There’s an art to reinvention. Oakland-based designer Mead Quin studied fine art at Vanderbilt University and spent the first decade of her professional career painting exquisite portraits for clients across the country. While pursuing an MFA at the Academy of Art, Quin had an encounter with the world of interior design and, for the first time in her life, considered the possibility of making a career out of it. “The idea of creating beauty that would be lived in was intriguing to me,” she says.

And so Quin started over — with a blank canvas. She landed a job as a design assistant with Grant K. Gibson’s San Francisco design firm, which proved a catalytic experience for her. “Grant took me under his wing early on, and showed me that kindness, laughter, wicked natural talent and the ability to not take oneself too seriously are what you really need to make it in this industry,” she says. Next, she landed a plum job as a designer with Martha Angus, working on high-profile projects from Menlo Park to Nantucket. “Martha taught me that spunk, true artistic sensibilities and fearlessness will also get you there,” says Quin, who took her own fearless step in 2013 when she opened her eponymous design firm in Oakland (

The Southern native has developed a passion for her new hometown of Oakland, where she lives and works in a sweet, sun-filled bungalow nestled between Rockridge and Temescal. “Oakland is urban living with a little more space and a lot more sunshine,” she says. “It’s diverse, a little gritty, full-on artistic and forward thinking, with lovely and lovable people.”

Quin’s roots give her an appreciation for traditional design. “I grew up around antiques and love using pieces that have stood the test of time,” she says. “But the Californian in me likes to mix it up a little and marry clean, contemporary pieces and accessories with the traditional ones. That’s one thing I love about design in the Bay Area right now — people are embracing transitional traditional design, which I think works better for our more casual, modern lifestyles.”

Quin believes the right design decisions up front are the most important ones.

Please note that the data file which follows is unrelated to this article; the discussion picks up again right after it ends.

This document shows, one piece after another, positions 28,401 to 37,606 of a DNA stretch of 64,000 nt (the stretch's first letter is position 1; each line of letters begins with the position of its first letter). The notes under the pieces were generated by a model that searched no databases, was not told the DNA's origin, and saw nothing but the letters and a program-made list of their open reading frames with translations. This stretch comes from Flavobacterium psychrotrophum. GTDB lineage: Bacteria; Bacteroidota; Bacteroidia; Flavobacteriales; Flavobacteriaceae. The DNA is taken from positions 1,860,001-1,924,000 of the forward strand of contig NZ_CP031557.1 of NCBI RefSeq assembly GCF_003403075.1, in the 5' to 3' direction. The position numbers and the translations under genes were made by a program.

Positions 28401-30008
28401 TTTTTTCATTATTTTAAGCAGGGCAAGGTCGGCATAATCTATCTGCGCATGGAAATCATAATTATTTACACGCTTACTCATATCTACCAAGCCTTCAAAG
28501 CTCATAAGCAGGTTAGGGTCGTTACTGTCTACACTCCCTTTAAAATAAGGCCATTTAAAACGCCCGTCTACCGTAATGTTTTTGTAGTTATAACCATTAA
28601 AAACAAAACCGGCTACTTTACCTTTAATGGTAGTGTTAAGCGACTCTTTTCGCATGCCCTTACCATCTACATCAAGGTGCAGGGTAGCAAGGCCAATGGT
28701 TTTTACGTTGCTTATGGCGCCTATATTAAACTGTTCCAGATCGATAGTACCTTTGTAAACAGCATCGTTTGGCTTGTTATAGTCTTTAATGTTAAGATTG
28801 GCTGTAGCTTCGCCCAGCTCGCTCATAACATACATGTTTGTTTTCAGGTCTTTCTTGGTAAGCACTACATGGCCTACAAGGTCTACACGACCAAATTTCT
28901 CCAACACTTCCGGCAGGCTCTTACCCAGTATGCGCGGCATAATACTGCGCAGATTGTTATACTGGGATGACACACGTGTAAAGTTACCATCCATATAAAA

“I work very hard to see that my clients purchase the best pieces they can afford the first time around,” says Quin. “We often fill our homes and lives with mediocre pieces just to have them feel 'full.’ If you can wait and buy what you really wanted all along, not only is your home full of goods that are satisfying and pleasurable, but you are reducing waste by not filling spaces with things you’ll toss out a year later.”

Quin’s dream home would be a simple house on a bluff overlooking the Pacific, with the interiors reflecting everything going on outside — clean lines and calm colors. “Working as a portrait artist was a great foundation for interior design. A room is like a canvas — color, lines, shape, light, orientation — all of these things are important when working on a single canvas, a room or an entire residence.”

Paige Porter Fischer is a freelance writer in San Francisco. E-mail: [email protected]

Mead Quin’s favorites

We asked designer Mead Quin for an insider’s “it list” for her adopted hometown of Oakland. Here are her sources of inspiration.

If you had a design friend visit you from New York, where would you take them in the East Bay?

My designer friend from NYC would have to visit the first Sunday of the month to make the Alameda Flea Market. Know I’m partial to most things “Oakland,” but I have to say, this is a magical experience. It’s larger than life, refined and unrefined, treasures you dig for, others that jump out at you, kettle corn, bay views, sunshine and fog. It’s a Bay Area experience you can only get on the east side. Worth the trip.

Where do you go to shop for your own home?

Maison d’Etre on College. “Celebrate Life at Home” is written above their front door, and I couldn’t agree with anything more! Their space is chock-full of beautiful textiles, gifts, candles, flea market finds, cards, etc. If looking for accessories for an entire home or a special gift, this is a great stop.

Where do you go for a client meeting or business lunch in Oakland?

Wood Tavern or Southie. Both owned by Rich and Rebekah Wood and next door to each other. Impeccable, flawless, tasteful beyond tasteful.,

What’s your favorite building in Oakland?

Love the Fox Theater. If you haven’t seen a show here, put it at the top of your list. Beautiful inside and out, awe-inspiring inside and out, a center point for the retail commercial development of nightlife in downtown Oakland.

Favorite walk to take in Oakland?

Hands down, Joaquin Miller Park off of Skyline Boulevard. If you can pull yourself out of bed early enough for a sunrise, the east side of this park early in the morning is breathtaking and inspiring.